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By Craig Malisow
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Veteran Houston criminal defense attorney Kent Schaffer dropped by the Hotel Six proceedings last month to catch some of the early action, and wandered out into the hallway during a break. In his path stood Julio Molineiro, the FBI's bespectacled, wisecracking undercover informant and the prosecution's upcoming star witness in the bribery-conspiracy sting trial. For a moment the two men stared at each other.
According to Schaffer, a suddenly jittery Molineiro then walked over to FBI special agent Ron Stern, his boss and the architect of the sting, and hurriedly whispered in his ear. Stern turned and studied Schaffer's bearded face.
At the same time, the lawyer realized he knew Molineiro, but couldn't quite place him. "I was sure I'd cross-examined him sometime," recalls Schaffer, who has extensively represented both narcotics agents and their targets and is good friends with most of the lawyers on the Hotel Six defense team.
It didn't take long for Schaffer to begin piecing together exactly where he and Julio had met before, and it wasn't down by a schoolyard. Schaffer had represented a Drug Enforcement Agency agent in a Justice Department investigation that involved Molineiro and included allegations he had stolen money and collected a $40,000 reward from the government that he didn't deserve. Schaffer's office case file turned out to be a defense treasure chest that included internal DEA documents describing Molineiro as "out of control" and "a potential embarrassment to the agency."
Through sheer happenstance, a defense confronted with a mountain of damaging evidence had struck a gusher, one with the potential to rip open the nearly seamless net of audio- and videotapes documenting an alleged bribery conspiracy by the six City Hall insiders. Indicted in the case are Houston City Council members Michael Yarbrough and John Castillo, former councilmembers Ben Reyes and John Peavy, former port commissioner Betti Maldonado, and lobbyist Ross Allyn.
Molineiro had beguiled the wily Reyes into dropping his defenses in the fall of 1995 and the following winter, as FBI undercover agents photographed the official accepting a satchel stuffed with $50,000 in cash. The informant taped Reyes as he outlined a bribery scheme to pay off three councilmembers.
But it seems Reyes was not the only one fooled by Molineiro's acting abilities. The informant had earlier convinced FBI agent Stern that he, and not a full-fledged FBI agent with a clean background, was the ideal candidate to play the role of South American investor Carlos Montero.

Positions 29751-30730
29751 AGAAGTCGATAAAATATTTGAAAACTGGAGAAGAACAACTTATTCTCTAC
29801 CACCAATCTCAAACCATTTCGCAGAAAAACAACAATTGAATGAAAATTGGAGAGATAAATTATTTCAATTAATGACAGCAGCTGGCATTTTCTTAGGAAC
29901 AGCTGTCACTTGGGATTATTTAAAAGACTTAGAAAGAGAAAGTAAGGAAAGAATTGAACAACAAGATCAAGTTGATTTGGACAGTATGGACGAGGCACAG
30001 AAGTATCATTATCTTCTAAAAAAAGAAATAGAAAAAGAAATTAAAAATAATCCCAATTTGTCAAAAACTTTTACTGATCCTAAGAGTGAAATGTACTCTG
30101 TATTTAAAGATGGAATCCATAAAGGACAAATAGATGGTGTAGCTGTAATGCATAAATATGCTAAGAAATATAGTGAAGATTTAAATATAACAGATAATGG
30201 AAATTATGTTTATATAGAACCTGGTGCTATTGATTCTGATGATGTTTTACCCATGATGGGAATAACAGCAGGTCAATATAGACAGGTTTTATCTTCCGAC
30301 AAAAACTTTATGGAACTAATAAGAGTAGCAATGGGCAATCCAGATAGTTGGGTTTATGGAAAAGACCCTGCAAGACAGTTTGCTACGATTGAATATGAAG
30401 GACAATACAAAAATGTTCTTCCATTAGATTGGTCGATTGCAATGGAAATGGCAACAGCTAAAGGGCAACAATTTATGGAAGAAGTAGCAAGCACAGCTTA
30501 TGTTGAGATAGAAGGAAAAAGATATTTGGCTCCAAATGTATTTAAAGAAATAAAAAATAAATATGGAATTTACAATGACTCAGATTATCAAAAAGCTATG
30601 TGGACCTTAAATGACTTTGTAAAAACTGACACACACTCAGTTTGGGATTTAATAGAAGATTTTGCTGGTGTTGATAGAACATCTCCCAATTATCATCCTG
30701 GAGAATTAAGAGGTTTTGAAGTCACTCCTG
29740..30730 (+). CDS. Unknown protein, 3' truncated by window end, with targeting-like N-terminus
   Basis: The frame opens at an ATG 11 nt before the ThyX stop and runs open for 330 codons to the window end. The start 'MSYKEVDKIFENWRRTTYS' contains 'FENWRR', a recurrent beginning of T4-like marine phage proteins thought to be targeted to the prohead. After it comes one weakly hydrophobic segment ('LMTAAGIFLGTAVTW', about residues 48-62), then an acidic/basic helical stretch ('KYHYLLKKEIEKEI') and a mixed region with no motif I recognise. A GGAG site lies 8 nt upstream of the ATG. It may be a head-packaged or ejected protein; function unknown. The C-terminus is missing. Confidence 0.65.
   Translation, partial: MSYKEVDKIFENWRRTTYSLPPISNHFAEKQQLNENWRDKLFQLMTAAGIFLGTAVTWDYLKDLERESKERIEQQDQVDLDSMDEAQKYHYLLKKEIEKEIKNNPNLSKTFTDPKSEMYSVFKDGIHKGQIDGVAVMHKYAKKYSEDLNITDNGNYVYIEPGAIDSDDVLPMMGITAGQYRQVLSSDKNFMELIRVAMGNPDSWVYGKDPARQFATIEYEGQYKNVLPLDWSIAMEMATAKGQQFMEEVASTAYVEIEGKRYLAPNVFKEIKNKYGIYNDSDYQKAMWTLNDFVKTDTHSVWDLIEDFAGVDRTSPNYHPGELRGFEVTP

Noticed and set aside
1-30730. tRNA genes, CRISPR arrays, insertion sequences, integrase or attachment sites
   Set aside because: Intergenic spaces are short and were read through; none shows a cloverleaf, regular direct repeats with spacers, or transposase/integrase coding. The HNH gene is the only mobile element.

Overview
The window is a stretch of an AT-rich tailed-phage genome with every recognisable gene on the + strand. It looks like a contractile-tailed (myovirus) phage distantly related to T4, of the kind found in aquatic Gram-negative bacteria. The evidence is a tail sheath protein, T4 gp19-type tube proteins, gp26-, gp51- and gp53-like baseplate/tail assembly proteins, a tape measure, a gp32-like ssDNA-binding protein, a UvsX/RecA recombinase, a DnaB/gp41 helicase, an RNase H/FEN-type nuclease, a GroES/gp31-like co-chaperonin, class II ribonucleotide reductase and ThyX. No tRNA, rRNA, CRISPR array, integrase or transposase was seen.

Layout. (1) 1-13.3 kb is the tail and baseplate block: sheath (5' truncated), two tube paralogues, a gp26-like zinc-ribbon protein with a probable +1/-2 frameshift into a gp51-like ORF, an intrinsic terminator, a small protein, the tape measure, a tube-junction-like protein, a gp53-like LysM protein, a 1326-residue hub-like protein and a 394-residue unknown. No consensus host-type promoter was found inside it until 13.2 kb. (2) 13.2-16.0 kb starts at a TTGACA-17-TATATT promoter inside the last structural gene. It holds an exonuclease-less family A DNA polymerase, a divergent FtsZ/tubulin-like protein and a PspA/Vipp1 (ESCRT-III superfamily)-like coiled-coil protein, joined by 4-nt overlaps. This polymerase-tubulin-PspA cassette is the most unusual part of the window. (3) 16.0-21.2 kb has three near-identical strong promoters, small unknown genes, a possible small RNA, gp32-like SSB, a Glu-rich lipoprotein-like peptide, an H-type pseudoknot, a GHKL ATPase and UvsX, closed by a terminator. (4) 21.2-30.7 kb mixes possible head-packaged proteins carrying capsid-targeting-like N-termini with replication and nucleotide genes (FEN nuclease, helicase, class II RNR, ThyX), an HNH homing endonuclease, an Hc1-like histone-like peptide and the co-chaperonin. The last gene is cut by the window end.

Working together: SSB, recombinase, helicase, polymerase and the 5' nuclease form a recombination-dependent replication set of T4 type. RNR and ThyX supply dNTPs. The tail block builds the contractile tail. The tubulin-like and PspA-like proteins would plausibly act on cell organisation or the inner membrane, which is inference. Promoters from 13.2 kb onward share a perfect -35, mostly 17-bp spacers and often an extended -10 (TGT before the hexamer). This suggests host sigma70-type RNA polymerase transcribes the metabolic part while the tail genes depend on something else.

In reality, the informant carried a load of baggage, including admissions of theft, drug use and endangering a federal agent, that would shortly be dumped into public view in Judge David Hittner's courtroom, thanks to Schaffer's chance visit to the trial. Although that information was well known among DEA agents and officials in Houston, none of them apparently passed on the data to the FBI or Justice Department prosecutors before the Hotel Six proceedings began last month. The failure of the DEA, the FBI and the prosecutors to share that information will undoubtedly spawn an internal Department of Justice investigation no matter what verdict the Hotel Six jury renders in the case.
Since federal law requires the prosecution to make full disclosure of exculpatory evidence to the defense before trial, the misadventures of Julio Molineiro could provide a free checkout card for the Hotel Six defendants, no matter whether they are innocent or guilty of bribery and conspiracy. Judge David Hittner has thus far denied defense motions for a mistrial and directed verdict of acquittal, but he could still declare a mistrial after the government finishes presenting its case.
But a mistrial may no longer be good enough for the defense. Reyes attorney Mike Ramsey, smelling blood from the revelations about Molineiro's past, last week indicated to Hittner he'd like to see the case go to the jury.
Once Schaffer delivered his mother lode of dirt on Molineiro to the defense, he told Ramsey that for $5,000 he'd do the cross-examination of the informant himself. When Ramsey apologetically explained that the cash-strapped defendants didn't have that kind of money, an exasperated Schaffer fired back, "No. I mean I'll pay $5,000 to get to cross-examine him." The offer was not accepted.
Clearly, the Molineiro revelations have at least temporarily rocked the prosecution on its heels. "It's monumental," comments a current federal prosecutor of the predicament Hotel Six lead prosecutor Mike Attanasio finds himself in after showcasing Molineiro as the vehicle to introduce to the jury most of the key audio- and videotapes incriminating the defendants.
While Molineiro's main role in the trial is to simply set the scene for the audio- and videotapes, his is the face that the jury has studied on the stand for nearly two weeks. If the defense can prove that it is the face of an inveterate liar, thief and drug abuser, the impact of the FBI's show-and-tell multimedia display is inevitably undermined.
"It's your worst nightmare to get surprised in a trial like this," laments another prosecutor, "and in this case it's been done by your own people."
Former Houston federal prosecutor Mike Clark likens Attanasio's current conundrum to that faced by the O.J. Simpson prosecutors. "The best analogy I can think of is what happened to Marcia Clark and that nice bigot she put on the stand," says Clark, no relation to Marcia, alluding to former Los Angeles police officer Mark Fuhrman. "Those are the kinds of things you want to know about before you indict and go forward."
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